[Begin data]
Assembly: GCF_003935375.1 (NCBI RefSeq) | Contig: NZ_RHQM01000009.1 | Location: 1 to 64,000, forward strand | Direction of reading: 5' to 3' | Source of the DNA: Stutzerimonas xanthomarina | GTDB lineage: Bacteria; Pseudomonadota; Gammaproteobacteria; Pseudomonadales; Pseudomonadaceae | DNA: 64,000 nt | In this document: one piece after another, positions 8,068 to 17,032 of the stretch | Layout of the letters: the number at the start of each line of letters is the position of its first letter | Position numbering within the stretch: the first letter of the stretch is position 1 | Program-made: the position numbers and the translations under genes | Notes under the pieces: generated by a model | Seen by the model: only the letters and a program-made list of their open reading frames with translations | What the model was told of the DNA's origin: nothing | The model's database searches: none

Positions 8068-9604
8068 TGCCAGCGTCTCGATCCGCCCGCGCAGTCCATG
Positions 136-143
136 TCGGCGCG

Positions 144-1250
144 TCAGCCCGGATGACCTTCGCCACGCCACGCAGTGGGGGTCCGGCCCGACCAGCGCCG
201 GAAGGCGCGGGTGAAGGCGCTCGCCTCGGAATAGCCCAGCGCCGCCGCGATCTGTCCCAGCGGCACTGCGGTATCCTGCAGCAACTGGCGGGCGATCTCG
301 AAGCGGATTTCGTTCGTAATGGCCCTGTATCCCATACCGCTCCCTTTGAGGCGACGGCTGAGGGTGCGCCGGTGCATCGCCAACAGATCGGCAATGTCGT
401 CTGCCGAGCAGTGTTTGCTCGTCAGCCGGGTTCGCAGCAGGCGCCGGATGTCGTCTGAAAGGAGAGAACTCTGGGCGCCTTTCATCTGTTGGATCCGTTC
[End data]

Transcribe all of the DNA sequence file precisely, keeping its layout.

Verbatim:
Assembly: GCF_003935375.1 (NCBI RefSeq) | Contig: NZ_RHQM01000009.1 | Location: 1 to 64,000, forward strand | Direction of reading: 5' to 3' | Source of the DNA: Stutzerimonas xanthomarina | GTDB lineage: Bacteria; Pseudomonadota; Gammaproteobacteria; Pseudomonadales; Pseudomonadaceae | DNA: 64,000 nt | In this document: one piece after another, positions 8,068 to 17,032 of the stretch | Layout of the letters: the number at the start of each line of letters is the position of its first letter | Position numbering within the stretch: the first letter of the stretch is position 1 | Program-made: the position numbers and the translations under genes | Notes under the pieces: generated by a model | Seen by the model: only the letters and a program-made list of their open reading frames with translations | What the model was told of the DNA's origin: nothing | The model's database searches: none

Positions 8068-9604
8068 TGCCAGCGTCTCGATCCGCCCGCGCAGTCCATG
Positions 136-143
136 TCGGCGCG

Positions 144-1250
144 TCAGCCCGGATGACCTTCGCCACGCCACGCAGTGGGGGTCCGGCCCGACCAGCGCCG
201 GAAGGCGCGGGTGAAGGCGCTCGCCTCGGAATAGCCCAGCGCCGCCGCGATCTGTCCCAGCGGCACTGCGGTATCCTGCAGCAACTGGCGGGCGATCTCG
301 AAGCGGATTTCGTTCGTAATGGCCCTGTATCCCATACCGCTCCCTTTGAGGCGACGGCTGAGGGTGCGCCGGTGCATCGCCAACAGATCGGCAATGTCGT
401 CTGCCGAGCAGTGTTTGCTCGTCAGCCGGGTTCGCAGCAGGCGCCGGATGTCGTCTGAAAGGAGAGAACTCTGGGCGCCTTTCATCTGTTGGATCCGTTC